The fruit of the cross-fertilisation between the reformist positions Pickthall adopted via his interface with Turkey and his new experience in India is to be viewed in the two articles “Islamic Culture” and “Islamic Culture: Causes of its Rise and Decline” based on the Madras lectures he gave in 1925. These should also be viewed with a companion article titled “Muslim Education”. Together they are perhaps the clearest epitome of Pickthall’s post-Orientalism, in which he consigns to history the “old, beautiful, decaying fabric” which he had observed as a young man, and which many Muslims still regarded as Islam itself (“deeming it impious to […] renovate or improve it”). Gently, though firmly, he gives the lie to Cromer’s adage “if Islam were modernised it would cease to be Islam”.53 The hope of Islamic revival rested in obtaining a true vision of Islam as of the present, and this was achievable only through Muslim education. Together these articles are all the more remarkable for their projection of an optimistic, almost utopian vision of Islam’s power and potential. “Islam is a religion which specifically aims at human progress”; it “foresees, and works for, a radiant future for the human race”; it promises success in this world if its laws are followed and applied but “not the success of one human being at the expense of others, nor of one nation to the despair of others, but the success of mankind as a whole”.54 Revisiting the great medieval period of Muslim scientific and mathematical inquiry Pickthall also gives renewed flourish to the modernist axiom that Islam can only be in accord with reason and science. The rationality of Islam’s teachings is contrasted – a ploy already adopted by Syed Ameer Ali (a contributor to the periodical) and Abdullah Quilliam (also a contributor in his incarnation of Haroun Mustafa Léon) – with the irrationality of Christian dogma, and deemed in accordance with modern thought. “Are the two things, the living faith in God and the large measure of free thought, incompatible? A considerable school of thought in the West seems to think that they are incompatible. Islam has proved that they are perfectly compatible”. This was evidenced “in the early, successful centuries of Islam” when “nothing upon earth [was considered] so sacred as to be immune from criticism”. God “had bestowed on man the gift of reason […] to be used quite freely in the name of Allah”.55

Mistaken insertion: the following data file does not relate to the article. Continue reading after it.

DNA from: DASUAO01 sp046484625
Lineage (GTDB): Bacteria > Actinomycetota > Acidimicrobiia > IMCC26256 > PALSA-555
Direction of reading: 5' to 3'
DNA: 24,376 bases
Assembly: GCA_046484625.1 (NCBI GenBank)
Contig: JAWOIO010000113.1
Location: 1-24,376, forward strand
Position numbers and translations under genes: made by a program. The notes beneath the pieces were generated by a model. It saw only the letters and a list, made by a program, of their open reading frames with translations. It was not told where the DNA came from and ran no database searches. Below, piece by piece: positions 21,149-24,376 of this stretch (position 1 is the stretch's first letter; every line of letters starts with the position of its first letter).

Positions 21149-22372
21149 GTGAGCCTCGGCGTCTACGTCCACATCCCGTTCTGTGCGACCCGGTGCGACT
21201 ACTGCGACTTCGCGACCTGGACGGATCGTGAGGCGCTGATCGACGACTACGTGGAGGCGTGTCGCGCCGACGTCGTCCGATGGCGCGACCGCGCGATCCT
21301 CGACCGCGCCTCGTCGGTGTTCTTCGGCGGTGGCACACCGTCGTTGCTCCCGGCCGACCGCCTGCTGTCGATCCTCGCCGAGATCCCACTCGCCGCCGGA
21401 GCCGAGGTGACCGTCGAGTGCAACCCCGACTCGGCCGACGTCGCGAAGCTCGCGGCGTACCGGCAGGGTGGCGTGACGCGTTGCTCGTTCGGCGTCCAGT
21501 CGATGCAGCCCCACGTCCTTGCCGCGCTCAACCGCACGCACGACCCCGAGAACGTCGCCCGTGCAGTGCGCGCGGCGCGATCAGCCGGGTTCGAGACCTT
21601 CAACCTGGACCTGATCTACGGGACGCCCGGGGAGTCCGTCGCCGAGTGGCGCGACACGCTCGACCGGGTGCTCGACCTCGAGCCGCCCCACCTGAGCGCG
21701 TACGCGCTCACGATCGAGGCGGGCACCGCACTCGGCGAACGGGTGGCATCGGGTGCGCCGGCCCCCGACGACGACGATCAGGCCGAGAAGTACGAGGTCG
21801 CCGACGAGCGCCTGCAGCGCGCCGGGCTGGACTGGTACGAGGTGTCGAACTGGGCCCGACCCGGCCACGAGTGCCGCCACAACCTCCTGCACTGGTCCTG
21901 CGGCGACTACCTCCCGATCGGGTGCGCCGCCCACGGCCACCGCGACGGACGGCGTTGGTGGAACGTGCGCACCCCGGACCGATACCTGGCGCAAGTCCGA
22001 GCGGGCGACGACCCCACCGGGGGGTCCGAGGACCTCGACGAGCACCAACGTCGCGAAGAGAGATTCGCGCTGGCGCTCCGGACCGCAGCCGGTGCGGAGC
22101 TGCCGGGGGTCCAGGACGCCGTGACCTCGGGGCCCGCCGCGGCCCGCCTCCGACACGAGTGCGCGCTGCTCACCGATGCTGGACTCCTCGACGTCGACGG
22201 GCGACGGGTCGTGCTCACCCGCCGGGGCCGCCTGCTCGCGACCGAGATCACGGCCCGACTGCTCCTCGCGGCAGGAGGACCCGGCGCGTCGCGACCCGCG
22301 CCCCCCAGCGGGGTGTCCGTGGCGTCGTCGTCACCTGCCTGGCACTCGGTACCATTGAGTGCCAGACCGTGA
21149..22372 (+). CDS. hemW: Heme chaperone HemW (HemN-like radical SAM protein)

Much of the material in these articles revisits the arguments made on behalf of Islamic science and culture by the Indian modernists in their articles in the same volume.56 In their excavation of different aspects of the Islamic past, adopting a corrective, apologetic, but also illuminating tone, Pickthall’s contribute to a standard modernist celebration of classical Islamic civilization. His emphasis falls particularly on the brotherhood of different races brought about by Islam, which is still superior to non-Islamic attempts to replicate it such as the League of Nations; and toleration, which stems from the example of the Prophet himself. Pickthall agreed that Muslim ignorance was the cause of Islam’s decline. Blame for the failures of modern-day Muslim societies including superstition, fatalism, “acceptance of something indistinguishable from a priesthood” – the main bêtes noirs of Enlightenment philosophers – are fully laid at the door of Muslims themselves. “At a certain period of their history, they began to turn their backs upon a part of what had been enjoined to them, they discarded half the Shari’ah, the path which ordered them to seek knowledge and education, and to study God’s creation”.57 The necessary resources were all still there however, waiting for “modern education” to revive Islam.

In the articles Pickthall argues that renewal of Islam must be affected by recourse to fundamental Islamic principles associated with natural law and the shariah. Specifically, he took up Saïd Halim’s emphasis on the congruence of Islamic injunctions with natural law. The golden mean he discerns in Islam’s operation in the past is joined to natural law, and this in turn to the shariah, with theocracy freely invoked without specification as to how it might be applied in the modern world. Saïd Halim’s identification of shariah with natural law, an advance on Syed Ahmad Khan’s and in some ways cognate to Namıl Kemal’s position, was no doubt influenced by his readings in French philosophy. To begin with, the shariah is not a code of supernatural laws but it is akin to scientific laws. However where the latter are “of a purely objective order” and can be discovered through empirical observation and reason, social and moral laws, because they refer to the human being who is a moral, conscious, social creature, are by no means as easy to arrive at. “They are of a sentimental, psychological order […] pre-eminently subjective, and afford no ground for positive regulation”.58 The moral and social laws, which have their source in nature itself, are immutable and independent of human will. The social existence of man is wholly dependent on his knowing what these laws are, just as physical existence is subject to physical laws. Human society needs to adhere to these laws as incorporated within the shariat: